The stakes are even higher for Jager this year. A four-time U.S. champion and owner of the seven fastest times in U.S. history, Jager has nothing left to prove domestically. Only an Olympic medal will do this year, and at 27, he’s in his prime. Jager lost some training in January due to a calf strain, but he still managed to run 7:40 indoors at Millrose. He opened up his outdoor season at Payton Jordan three weeks ago by running 3:38.67 to take third in the 1500 behind Izaic Yorks and Henrik Ingebrigtsen. With teammates Hughes and Huling ranking as his top competition here, we likely won’t learn a lot about Jager on Friday (unless one of them beats him). Instead, this race will offer him to shake off the rust, work on his form and prepare for the championship races that await him this summer.
Other top entrants include Craig Forys (9th at USAs last year, 8:28 at Payton Jordan), Andy Bayer (4th at USAs last year) and Cory Leslie (6th at USAs last year).
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Women’s 800 (10:07 p.m. ET)
Olympic standard: 2:01.50 Olympic Trials standard: 2:03.00
The women’s 800 is one of the U.S.’s deepest events and should be one of the highlights on Friday. Of particular interest is the battle between 2013 Worlds bronze medallist Brenda Martinez and Laura Roesler, who came up .36 shy of a bronze of her own at World Indoors in March. While Roesler has carried over her indoor form to outdoors (two 1500 PRs and two 800 wins, 2:01 at Mt. SAC and 2:00 at the Michael Johnson Classic), Martinez looked totally out of sorts in her outdoor opener at Drake, fading from first to last in the 1500 with an ugly 69-second last lap. She ran far better in outdoor race #2, winning the Oxy Invitational on May 7 in 2:01.51. We’ve yet to see a sub-2:00 by a U.S. woman in 2016 (Kate Grace is the U.S. leader at 2:00.05) but with Martinez and Roesler in the race, we may get one on Friday.
There are three other women to be aware of in this field. The first is Phoebe Wright, who was third behind Ajee Wilson and Roesler at USA Indoors. Given that both women finished in the top four at World Indoors, third at USAs is an impressive accomplishment. Wright hasn’t broken 2:00 since 2012, and it won’t be easy to do it on Friday, but it’s most likely going to take 1:58-1:59 to make the Olympic team, so she should be looking for a 2:00-2:01 performance here to give herself a chance. The other woman to watch is Shannon Rowbury, who will be making her outdoor opener. Rowbury’s coming off a dream season indoors that saw her win the U.S. title and World Indoor bronze at 3,000 and, as in 2015, she’s entered in both the 800 and 1500 here. That means her results at Oxy aren’t as important; we’ll have to wait until she tackles a strong field at Pre next week to get a real read on her current level of fitness. Finally Molly Ludlow, a 2015 World Championship semifinalist, is a late entry to the meet.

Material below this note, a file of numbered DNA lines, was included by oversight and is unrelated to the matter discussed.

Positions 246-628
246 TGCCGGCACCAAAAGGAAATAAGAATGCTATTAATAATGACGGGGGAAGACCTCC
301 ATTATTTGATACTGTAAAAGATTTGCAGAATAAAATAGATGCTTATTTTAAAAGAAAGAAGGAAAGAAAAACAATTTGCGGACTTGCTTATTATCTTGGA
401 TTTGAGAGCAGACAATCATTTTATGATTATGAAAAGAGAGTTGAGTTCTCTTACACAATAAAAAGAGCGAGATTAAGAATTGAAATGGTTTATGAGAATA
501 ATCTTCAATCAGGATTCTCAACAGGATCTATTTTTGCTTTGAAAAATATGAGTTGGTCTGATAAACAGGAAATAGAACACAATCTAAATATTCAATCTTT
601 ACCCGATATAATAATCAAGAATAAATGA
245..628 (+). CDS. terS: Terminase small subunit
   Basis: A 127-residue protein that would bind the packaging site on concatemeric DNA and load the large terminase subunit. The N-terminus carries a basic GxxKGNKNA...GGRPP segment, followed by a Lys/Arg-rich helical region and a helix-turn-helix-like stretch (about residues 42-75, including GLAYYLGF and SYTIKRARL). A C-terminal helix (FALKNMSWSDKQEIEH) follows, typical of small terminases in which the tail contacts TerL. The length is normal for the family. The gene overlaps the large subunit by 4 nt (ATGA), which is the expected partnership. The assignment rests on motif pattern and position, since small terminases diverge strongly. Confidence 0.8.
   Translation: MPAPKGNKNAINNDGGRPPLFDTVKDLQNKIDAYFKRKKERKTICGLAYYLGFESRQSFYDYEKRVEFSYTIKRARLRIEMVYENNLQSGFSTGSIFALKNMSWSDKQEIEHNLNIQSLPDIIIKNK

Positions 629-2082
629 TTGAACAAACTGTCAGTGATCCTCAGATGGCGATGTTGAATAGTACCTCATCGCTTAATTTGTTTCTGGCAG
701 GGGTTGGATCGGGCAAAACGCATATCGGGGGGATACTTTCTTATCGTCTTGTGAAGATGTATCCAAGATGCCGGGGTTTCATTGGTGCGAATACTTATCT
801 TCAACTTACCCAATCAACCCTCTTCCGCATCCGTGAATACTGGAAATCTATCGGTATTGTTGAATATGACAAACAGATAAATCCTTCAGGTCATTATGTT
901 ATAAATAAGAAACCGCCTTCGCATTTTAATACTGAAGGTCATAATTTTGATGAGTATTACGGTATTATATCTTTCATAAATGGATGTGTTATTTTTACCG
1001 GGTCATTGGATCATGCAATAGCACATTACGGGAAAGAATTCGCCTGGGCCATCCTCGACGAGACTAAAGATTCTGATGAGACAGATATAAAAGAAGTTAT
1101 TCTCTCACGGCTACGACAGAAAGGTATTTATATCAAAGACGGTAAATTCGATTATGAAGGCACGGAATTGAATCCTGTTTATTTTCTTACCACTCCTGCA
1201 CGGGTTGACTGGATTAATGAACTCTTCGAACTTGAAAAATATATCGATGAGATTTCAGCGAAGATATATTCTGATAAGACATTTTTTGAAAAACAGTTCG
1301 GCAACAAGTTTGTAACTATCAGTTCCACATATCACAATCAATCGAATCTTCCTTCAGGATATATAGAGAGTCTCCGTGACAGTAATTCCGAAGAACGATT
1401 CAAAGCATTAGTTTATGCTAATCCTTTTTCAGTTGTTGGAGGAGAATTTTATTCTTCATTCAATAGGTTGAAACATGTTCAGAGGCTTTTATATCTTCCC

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Men’s 800 (10:22 p.m. ET)
Olympic standard: 1:46.00 Olympic Trials standard: 1:46.00
There’s no Erik Sowinski or Nick Symmonds (who spent this week touring China) or World Indoor champ Boris Berian, but this race will be important for two Olympic contenders in Brandon Johnson and Cas Loxsom. Johnson, a semifinalist at Worlds in 2013, has battled injuries over the past two seasons, but finally appears to be healthy and is starting to approach his 2013 form. When he made Team USA three years ago, this meet was his breakout race as he knocked 1.38 seconds off his PR to win in 1:44.85. Last week he ran 1:46 on consecutive days in Rio to take third at the Ibero-American Championships at the Olympic stadium and he’ll look to go even faster here and knock out the Olympic standard of 1:46.00.
Loxsom has struggled since making Worlds last summer. He failed to break 1:47 in either of his pre-Worlds races before bombing out in the heats in Beijing, and he’s failed to break 1:48 in four of his five races so far in 2016 (four of them indoors). The good news is that Loxsom ran his best race of 2016 when it mattered most to take third at USA Indoors in 1:47.89 and he’s still got six weeks until the Trials to get it together. But for Loxsom to make Rio, he has to show something here. He doesn’t necessarily have to win in 1:46.23 like he did last year, but he can’t afford another 1:48.16, which is what he opened up at in Eugene two weeks ago.
Loxsom’s college rival Robby Andrews is also entered here for his outdoor opener. There won’t be as much pressure on Andrews to perform as the 800 isn’t his primary event any more and Andrews ran extremely well indoors. But obviously a nice showing here in the 1:45-1:46 range would be a good sign. David Torrence will race as well after knocking out Olympic standards in the 5,000 and 1500 so far this month. Getting the standard in the 800 will be his toughest task yet, but he has broken 1:46 four times in his career (though none since 2011).